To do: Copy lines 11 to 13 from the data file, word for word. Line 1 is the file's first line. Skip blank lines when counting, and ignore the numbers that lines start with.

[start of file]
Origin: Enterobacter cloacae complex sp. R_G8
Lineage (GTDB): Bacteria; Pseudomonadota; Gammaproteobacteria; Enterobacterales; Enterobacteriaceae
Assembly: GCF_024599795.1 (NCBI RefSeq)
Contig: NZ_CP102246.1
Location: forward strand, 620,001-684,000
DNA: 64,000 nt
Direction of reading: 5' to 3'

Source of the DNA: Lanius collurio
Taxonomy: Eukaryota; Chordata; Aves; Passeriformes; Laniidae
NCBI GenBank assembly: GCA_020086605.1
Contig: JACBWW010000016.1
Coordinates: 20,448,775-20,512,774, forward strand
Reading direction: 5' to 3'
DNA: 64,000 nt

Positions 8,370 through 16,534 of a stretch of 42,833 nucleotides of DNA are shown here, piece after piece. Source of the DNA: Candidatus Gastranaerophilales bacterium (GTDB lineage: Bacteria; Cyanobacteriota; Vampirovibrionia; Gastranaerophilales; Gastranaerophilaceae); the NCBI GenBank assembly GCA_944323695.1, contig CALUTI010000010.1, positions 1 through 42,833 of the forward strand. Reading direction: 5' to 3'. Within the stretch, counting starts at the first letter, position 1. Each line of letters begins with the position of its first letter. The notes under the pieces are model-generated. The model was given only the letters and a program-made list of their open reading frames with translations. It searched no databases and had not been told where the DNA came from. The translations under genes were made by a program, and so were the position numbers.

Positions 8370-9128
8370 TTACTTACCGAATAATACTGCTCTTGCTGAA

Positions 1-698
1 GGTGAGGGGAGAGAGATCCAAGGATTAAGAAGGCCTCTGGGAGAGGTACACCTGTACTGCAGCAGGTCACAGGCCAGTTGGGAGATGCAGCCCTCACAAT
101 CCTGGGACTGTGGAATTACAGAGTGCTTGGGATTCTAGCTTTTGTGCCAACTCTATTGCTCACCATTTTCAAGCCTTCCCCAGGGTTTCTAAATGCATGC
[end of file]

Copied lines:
Contig: JACBWW010000016.1
Coordinates: 20,448,775-20,512,774, forward strand
Reading direction: 5' to 3'